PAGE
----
What advice would you give to young people who aspire to become doctors? And what qualities do you think an effective mentor for Mentoring in Medicine?
I would tell them, don’t stop. You’re going to hit stumbling blocks. There will be valleys, streets and roads but don’t stop and don’t hesitate to ask for help. I’m feeling on one side with students who are going through this journey and maybe experiencing difficulties. On the other side, I’m dealing with health professionals that want to help out.
I think that’s what a good mentor is someone willing to put their hand up and say, “I’m here to help, please ask me any questions, I’m going to give you feedback, I want you to listen to the feedback, but certainly, I’m here to help you succeed in your future.” That’s what I think is important in mentorship.
Sponsorship is the next level. When mentors say, “I’m invested in your future, I’m going to recommend you for this job because I’ve been working with you, and I’m going to put my name on the line for you.” There are layers to the mentorship tower, but we all strive to be sponsors for students, but not every student is there yet, so we have to help them along.
In your time with Mentoring in Medicine, has the medical field become more inclusive for Black doctors, especially Black Women?
I can say it has, but certainly, it’s not where I think we need to be. The American Medical Association would not allow African Americans to join in the sixties. Therefore, African Americans started an organization called the National Medical Association which now is the premier organization for African American physicians across the country.
Programs like Mentoring In Medicine work with students from elementary school through their careers. So we’re currently working with almost sixty students preparing to go to medical school, and that’s another phase of the journey, but being able to help almost five hundred students get into medical school over the years, who were told no, is a privilege.
What challenges come with the effort to help to increase the diversity of the healthcare workforce?
The primary challenge is that it’s getting harder to apply to medical schools. For example, the test to get into medical school is seven and a half hours. If you don’t reach a specific threshold, no medical schools in the United States will consider your candidacy.
Students still have to pay to take the test, and if they don’t score a certain percentage on that test, their application may not be considered, which is before they get to an interview. Many of our students don’t know all of this, which can hinder them when they run up against these obstacles. We have to introduce the students to these concepts to understand what’s important because it’s that combination of knowledge that we get to medical school and realize people aren’t their test scores, interviews and applications.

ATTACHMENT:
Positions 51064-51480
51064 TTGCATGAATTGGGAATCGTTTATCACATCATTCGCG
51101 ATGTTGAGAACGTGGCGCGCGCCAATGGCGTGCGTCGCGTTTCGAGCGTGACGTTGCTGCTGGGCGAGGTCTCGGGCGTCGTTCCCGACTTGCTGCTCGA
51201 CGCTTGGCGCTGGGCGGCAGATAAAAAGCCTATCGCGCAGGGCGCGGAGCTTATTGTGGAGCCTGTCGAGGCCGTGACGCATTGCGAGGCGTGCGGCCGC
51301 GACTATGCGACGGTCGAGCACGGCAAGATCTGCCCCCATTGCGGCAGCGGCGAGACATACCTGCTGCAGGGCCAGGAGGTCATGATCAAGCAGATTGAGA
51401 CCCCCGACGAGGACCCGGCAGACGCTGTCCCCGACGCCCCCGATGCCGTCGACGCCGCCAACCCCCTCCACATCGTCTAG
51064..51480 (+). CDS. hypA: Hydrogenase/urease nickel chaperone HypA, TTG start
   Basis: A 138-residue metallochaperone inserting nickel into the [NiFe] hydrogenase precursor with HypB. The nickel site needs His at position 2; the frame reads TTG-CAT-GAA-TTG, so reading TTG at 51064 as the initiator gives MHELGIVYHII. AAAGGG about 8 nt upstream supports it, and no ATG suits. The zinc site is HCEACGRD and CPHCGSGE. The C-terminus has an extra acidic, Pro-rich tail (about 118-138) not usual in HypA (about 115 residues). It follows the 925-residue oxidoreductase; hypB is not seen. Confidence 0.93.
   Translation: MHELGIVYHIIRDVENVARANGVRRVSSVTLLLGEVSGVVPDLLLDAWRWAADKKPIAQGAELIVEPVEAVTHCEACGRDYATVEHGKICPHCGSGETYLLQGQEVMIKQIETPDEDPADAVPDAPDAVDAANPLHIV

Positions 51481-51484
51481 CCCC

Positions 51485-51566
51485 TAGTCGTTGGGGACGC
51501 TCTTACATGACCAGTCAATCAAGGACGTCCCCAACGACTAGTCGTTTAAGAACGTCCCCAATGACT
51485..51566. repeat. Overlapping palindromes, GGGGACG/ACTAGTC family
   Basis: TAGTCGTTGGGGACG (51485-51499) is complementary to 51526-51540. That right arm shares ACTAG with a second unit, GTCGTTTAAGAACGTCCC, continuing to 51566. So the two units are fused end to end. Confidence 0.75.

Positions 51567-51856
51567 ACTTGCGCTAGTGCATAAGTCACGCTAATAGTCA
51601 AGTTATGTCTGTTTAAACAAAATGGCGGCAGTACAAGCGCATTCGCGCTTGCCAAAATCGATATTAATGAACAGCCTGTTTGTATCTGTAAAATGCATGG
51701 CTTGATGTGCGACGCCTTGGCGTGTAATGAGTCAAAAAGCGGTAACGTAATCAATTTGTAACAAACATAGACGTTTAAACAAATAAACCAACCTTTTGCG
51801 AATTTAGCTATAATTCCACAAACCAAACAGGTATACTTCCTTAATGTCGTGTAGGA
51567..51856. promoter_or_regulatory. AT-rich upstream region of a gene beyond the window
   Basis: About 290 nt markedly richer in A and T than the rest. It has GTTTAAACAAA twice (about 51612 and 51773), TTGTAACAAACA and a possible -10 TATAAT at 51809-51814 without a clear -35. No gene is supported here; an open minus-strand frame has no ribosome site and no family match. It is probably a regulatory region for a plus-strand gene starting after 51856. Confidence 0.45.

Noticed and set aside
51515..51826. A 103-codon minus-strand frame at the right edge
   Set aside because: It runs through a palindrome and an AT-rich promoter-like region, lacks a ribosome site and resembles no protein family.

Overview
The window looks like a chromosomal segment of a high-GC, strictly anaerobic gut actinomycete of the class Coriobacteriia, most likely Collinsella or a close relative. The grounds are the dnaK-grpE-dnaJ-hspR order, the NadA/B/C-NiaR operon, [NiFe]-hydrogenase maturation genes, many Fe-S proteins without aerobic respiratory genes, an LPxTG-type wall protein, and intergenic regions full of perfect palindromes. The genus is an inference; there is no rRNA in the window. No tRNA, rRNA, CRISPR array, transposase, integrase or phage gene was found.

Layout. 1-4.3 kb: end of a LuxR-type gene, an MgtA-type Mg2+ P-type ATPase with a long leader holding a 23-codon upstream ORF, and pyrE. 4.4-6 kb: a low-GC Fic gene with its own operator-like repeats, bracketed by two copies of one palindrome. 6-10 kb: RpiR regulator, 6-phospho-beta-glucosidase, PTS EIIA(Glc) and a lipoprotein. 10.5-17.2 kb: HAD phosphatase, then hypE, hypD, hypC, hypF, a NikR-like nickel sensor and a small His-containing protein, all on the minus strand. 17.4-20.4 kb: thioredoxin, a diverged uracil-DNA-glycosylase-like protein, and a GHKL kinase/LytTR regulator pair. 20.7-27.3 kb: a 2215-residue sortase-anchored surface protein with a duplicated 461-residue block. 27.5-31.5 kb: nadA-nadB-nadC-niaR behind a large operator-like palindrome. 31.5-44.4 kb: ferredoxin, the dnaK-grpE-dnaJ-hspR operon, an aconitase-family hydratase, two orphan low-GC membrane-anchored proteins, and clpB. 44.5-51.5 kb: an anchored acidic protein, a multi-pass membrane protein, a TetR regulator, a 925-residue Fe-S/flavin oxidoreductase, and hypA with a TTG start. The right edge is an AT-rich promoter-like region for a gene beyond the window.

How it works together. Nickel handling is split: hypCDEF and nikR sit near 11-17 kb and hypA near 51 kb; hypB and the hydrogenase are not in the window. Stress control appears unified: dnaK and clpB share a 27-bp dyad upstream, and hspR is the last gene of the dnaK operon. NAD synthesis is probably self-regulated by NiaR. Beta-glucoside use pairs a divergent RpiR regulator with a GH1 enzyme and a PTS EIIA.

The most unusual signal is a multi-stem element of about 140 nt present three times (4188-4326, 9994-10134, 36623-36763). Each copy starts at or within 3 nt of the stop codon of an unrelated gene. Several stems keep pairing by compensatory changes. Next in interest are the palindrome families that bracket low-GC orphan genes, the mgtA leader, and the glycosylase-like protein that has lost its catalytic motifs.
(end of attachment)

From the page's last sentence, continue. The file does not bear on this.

In your role as a professor at the Albert Einstein College of Medicine, how do you empower the aspiring doctors you teach?
It’s very important. I’ve done studies, and the number one reason African American students do not pursue health careers is that they lack confidence. It’s important that our students, especially those who have undergone adverse childhood experiences and urban trauma, build their confidence. We empower them so that when they encounter microaggressions, they understand it, call it what it is, identify it, and have strategies for dealing with it.
These are important ways that we prepare students and expand their academic studies. It’s a holistic program because we work on their mindsets and academic-based civic commitments. We want to make sure that students encounter people who look like them doing what they want to do so they can see this is their future and another person went through the same path.
What is your hope for the goals of Mentoring In Medicine for the next generation of doctors and healthcare professionals?
My dream is that the students we are testing now will be leaders in the future. If they want to be in a leadership position, that’s great, but if they want to be a physician’s assistant or a nurse, my dream is that they address these health disparities.
I hope that the students we are training are the future of healthcare in this country. Not only in their communities but in this country, and we try to instill that in them so that they can continue pushing on despite obstacles in their way. They know that we’re here to help, and I think that’s important also to note that even if someone has your back there, they’re standing waiting for you to ask for help, and I think that that’s important.